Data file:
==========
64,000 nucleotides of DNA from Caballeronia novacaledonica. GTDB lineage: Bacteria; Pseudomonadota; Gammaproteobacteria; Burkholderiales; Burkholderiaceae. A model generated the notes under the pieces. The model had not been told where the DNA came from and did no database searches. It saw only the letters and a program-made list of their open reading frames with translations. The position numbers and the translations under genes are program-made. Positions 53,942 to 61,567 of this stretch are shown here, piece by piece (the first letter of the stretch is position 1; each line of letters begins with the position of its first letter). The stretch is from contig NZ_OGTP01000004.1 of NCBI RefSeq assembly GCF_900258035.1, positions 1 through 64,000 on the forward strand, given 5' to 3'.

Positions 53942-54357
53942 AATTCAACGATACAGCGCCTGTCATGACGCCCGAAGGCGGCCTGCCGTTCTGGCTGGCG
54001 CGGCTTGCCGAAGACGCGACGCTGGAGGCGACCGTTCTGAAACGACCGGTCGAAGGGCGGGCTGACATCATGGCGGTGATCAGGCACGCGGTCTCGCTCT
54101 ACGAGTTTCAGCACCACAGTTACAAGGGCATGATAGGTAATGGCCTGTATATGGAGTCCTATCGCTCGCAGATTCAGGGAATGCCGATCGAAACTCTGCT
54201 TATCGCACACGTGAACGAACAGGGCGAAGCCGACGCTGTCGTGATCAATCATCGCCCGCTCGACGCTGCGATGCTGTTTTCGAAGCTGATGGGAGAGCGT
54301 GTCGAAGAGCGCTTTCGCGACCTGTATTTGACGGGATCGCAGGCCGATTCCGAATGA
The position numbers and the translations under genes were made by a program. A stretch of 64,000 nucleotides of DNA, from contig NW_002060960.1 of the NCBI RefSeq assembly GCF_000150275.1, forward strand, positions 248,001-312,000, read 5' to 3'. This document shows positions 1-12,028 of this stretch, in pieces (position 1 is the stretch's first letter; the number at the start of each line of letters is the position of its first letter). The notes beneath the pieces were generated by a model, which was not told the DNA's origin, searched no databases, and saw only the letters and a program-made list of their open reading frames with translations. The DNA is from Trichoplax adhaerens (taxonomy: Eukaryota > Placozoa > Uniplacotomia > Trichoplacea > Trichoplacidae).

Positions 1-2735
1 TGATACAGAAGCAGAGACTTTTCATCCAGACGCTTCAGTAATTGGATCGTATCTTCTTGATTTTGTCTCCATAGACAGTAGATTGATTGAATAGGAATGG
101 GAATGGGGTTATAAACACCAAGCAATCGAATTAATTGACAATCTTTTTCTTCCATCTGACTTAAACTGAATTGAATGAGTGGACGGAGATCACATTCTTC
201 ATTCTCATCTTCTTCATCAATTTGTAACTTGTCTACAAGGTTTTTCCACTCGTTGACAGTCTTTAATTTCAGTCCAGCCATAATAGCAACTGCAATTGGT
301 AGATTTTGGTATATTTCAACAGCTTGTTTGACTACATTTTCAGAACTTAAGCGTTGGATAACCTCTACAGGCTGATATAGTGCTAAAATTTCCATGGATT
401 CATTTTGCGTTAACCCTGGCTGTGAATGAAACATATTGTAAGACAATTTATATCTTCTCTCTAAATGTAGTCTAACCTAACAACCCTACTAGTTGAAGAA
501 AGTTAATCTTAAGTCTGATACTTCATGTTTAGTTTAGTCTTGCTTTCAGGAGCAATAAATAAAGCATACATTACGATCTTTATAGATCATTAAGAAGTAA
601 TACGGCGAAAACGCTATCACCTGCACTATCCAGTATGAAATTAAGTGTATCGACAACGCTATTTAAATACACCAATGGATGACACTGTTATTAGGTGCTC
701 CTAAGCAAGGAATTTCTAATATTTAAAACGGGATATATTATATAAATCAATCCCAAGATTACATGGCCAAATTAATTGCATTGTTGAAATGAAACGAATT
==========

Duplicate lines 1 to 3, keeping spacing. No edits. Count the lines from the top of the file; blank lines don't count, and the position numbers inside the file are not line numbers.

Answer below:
64,000 nucleotides of DNA from Caballeronia novacaledonica. GTDB lineage: Bacteria; Pseudomonadota; Gammaproteobacteria; Burkholderiales; Burkholderiaceae. A model generated the notes under the pieces. The model had not been told where the DNA came from and did no database searches. It saw only the letters and a program-made list of their open reading frames with translations. The position numbers and the translations under genes are program-made. Positions 53,942 to 61,567 of this stretch are shown here, piece by piece (the first letter of the stretch is position 1; each line of letters begins with the position of its first letter). The stretch is from contig NZ_OGTP01000004.1 of NCBI RefSeq assembly GCF_900258035.1, positions 1 through 64,000 on the forward strand, given 5' to 3'.

Positions 53942-54357
53942 AATTCAACGATACAGCGCCTGTCATGACGCCCGAAGGCGGCCTGCCGTTCTGGCTGGCG